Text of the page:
United Kingdom

Schoolboy, 15, turns bedroom into PPE factory

A 15-year-old schoolboy has turned his bedroom into a factory churning out face visors for staff on the frontline of the coronavirus fight.

Harry Cooper from Middlesborough is making them on a 3D printer he got for Christmas and is handing out the safety equipment free of charge.

Harry has been raising money for the materials he needs with a funding page so that he can continue manufacturing the desperately needed PPE.

He's already taken over 100 orders from key workers such as health care assistants, community workers, dentists and shop assistants.

Harry Cooper (pictured) from Middlesborough is making them on a 3D printer he got for Christmas and is handing out the safety equipment free of charge

Harry said: 'I have the printers and have been using them to make the bands that go around your head. I enjoy making things and like a challenge so it was a no brainer to help key workers out at the same time.

'We have about 100 going out to community carers and care homes. I just wanted to do my bit.' 

His mother Donna, 46, a primary school teacher from Middlesbrough, North Yorkshire, said: 'He was like a dog with a bone when he realised he could help with the shortage of protective equipment.

Harry (pictured wearing one of visors he made) has been raising money for the materials he needs with a funding page so that he can continue manufacturing the desperately needed PPE

'He did his research and when he figured out he could make visors for people he jumped at it.'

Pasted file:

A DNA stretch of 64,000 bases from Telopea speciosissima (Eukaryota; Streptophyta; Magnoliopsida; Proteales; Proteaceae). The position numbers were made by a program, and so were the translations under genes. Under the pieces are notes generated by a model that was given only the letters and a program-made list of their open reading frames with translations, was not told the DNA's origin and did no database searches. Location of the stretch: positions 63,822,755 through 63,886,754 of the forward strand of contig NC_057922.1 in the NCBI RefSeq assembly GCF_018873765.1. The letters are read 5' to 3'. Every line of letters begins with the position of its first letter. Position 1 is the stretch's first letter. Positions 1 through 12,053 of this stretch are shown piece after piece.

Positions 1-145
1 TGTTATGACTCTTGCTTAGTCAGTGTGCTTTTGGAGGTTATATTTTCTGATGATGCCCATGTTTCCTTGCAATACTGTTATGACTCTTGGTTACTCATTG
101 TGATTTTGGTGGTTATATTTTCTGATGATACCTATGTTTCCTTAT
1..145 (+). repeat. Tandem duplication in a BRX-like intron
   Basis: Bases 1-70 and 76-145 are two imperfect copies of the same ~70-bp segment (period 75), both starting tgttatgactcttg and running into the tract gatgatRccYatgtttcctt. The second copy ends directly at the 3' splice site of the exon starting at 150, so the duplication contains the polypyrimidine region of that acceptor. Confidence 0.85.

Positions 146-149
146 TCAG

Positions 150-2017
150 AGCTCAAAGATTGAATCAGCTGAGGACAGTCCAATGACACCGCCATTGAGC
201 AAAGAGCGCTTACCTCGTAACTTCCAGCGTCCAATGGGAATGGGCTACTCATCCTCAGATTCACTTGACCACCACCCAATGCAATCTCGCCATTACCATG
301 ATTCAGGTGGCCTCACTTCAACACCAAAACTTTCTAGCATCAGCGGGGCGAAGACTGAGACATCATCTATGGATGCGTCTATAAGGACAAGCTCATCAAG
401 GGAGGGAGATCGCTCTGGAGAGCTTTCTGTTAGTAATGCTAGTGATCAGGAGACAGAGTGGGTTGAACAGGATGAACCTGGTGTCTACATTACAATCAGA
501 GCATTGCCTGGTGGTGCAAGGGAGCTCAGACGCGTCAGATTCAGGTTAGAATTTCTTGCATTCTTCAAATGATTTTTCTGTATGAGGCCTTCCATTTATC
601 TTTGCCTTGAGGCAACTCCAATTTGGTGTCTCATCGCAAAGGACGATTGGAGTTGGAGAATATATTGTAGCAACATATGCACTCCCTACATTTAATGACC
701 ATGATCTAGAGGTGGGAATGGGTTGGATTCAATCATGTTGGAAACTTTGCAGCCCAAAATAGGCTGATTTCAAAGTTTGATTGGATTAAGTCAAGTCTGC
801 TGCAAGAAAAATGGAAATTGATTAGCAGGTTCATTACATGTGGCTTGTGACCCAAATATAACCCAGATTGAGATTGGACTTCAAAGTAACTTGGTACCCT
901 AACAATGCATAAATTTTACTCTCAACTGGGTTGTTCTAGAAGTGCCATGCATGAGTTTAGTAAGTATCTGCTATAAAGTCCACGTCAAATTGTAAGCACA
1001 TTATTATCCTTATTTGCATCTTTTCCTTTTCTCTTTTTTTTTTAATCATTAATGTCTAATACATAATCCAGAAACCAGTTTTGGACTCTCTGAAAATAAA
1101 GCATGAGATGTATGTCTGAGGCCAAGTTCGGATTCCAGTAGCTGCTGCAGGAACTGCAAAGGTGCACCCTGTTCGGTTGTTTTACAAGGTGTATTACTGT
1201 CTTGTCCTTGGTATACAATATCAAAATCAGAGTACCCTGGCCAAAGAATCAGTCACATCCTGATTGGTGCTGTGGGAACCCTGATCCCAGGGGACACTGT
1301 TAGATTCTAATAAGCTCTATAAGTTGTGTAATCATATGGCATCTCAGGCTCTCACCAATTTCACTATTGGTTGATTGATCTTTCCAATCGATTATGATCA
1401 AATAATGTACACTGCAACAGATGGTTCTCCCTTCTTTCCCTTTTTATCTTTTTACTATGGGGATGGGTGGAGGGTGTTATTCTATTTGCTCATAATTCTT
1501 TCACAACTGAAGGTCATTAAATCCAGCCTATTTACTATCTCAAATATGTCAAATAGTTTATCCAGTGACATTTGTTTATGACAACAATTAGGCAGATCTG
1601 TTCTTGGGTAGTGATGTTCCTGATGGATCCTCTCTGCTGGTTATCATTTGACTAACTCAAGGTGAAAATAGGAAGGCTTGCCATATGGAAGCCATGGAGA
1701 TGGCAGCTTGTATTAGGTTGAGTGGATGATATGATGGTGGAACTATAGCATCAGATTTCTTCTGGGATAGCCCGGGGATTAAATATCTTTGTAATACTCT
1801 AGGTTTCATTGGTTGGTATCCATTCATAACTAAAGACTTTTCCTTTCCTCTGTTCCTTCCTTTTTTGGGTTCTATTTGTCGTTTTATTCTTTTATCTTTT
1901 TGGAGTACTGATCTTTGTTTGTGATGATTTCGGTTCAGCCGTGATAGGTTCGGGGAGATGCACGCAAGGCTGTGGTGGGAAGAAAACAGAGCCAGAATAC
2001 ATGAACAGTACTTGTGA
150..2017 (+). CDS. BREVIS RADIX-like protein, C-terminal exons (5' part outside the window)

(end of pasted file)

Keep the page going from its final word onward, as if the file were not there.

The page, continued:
Harry plans to produce three visors every 39 minutes with the use of three printers - one which was donated by a well-wisher.

Harry will have his joiner father Nigel, 52, on hand to help with packaging along wither brother Alfie, 12 and sister Emily, 19.

Harry plans to produce three visors every 39 minutes with the use of three printers (pictured) - one which was donated by a well-wisher

Donna added: 'We are just waiting for materials to arrive and then it's just going to be non stop production of them.

'Nigel and I have agreed to help deliver them to whoever needs one locally, so it's going to be all hands on deck soon. We all just want to help in any way we can, so this is our contribution.'

Paperboy Harry has also written a note to each one of his customers to say he will shop for their essentials if they need him.

'He's such a good lad,' Donna added. 'We are immensely proud of him and will do everything we can to support him.' 

Harry will have his joiner father Nigel, 52, on hand to help with packaging along wither brother Alfie, 12 and sister Emily, 19. Pictured: part of the visors

Public Health England say that any clinician working in a hospital, primary care or community care setting within two metres of a suspected or confirmed coronavirus COVID-19 patient should wear an apron, gloves, surgical mask and eye protection.   

Eye and face protection provides protection against contamination to the eyes from respiratory droplets.  

Government advice says this can be achieved using a surgical mask with an integrated visor, a full face shield or visor, polycarbonate safety spectacles or equivalent.  

His mother Donna, 46, (pictured) a primary school teacher from Middlesbrough, North Yorkshire, said: 'He was like a dog with a bone when he realised he could help with the shortage of protective equipment'

Their guidance adds that regular corrective spectacles are not considered adequate eye protection. 

Much like the mouth and nose, the eye contains a mucous membrane, via which the virus has a passage to the rest of the body.

The virus is most likely to enter in through these membranes after people touch an infected surface before touching their face.

Paperboy Harry (pictured) has also written a note to each one of his customers to say he will shop for their essentials if they need him

Harry is not the only one who has been creating visors to help health care workers. 

Daniel Mooney, 32, who works for a computer game company in Dublin has also been using his 3D printer to make visors. 

His group of five volunteers can print about 75 protective visors each day, he told The Irish Times.  

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